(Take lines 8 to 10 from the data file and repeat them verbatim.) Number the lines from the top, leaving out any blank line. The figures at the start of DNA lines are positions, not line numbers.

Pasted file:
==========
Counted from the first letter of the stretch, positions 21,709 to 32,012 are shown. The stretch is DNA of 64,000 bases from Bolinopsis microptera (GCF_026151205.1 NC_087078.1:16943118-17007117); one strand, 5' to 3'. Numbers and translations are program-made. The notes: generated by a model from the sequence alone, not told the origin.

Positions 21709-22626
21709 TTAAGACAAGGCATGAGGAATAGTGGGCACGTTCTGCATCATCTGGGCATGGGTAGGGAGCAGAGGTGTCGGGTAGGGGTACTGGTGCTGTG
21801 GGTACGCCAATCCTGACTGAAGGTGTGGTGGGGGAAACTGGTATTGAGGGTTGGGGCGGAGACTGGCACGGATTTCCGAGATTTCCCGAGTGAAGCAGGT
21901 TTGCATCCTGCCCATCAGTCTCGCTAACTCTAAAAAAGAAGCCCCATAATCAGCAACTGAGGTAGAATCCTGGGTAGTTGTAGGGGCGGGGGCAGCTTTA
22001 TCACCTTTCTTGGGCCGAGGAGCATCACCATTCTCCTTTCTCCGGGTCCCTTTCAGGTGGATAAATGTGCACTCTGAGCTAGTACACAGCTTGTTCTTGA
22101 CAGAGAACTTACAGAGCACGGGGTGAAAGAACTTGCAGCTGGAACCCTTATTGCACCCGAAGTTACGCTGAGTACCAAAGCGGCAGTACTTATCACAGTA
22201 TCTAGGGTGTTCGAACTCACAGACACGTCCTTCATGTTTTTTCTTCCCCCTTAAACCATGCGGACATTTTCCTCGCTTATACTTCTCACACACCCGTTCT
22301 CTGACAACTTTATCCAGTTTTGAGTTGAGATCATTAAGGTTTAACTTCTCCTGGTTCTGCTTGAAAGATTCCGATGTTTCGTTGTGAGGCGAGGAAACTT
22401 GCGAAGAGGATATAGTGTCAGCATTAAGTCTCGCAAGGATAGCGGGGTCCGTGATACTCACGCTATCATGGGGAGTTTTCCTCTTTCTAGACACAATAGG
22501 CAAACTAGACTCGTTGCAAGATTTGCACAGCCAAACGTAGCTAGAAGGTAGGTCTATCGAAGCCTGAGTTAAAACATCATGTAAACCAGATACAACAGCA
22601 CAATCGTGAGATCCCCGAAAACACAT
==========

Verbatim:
22201 TCTAGGGTGTTCGAACTCACAGACACGTCCTTCATGTTTTTTCTTCCCCCTTAAACCATGCGGACATTTTCCTCGCTTATACTTCTCACACACCCGTTCT
22301 CTGACAACTTTATCCAGTTTTGAGTTGAGATCATTAAGGTTTAACTTCTCCTGGTTCTGCTTGAAAGATTCCGATGTTTCGTTGTGAGGCGAGGAAACTT
22401 GCGAAGAGGATATAGTGTCAGCATTAAGTCTCGCAAGGATAGCGGGGTCCGTGATACTCACGCTATCATGGGGAGTTTTCCTCTTTCTAGACACAATAGG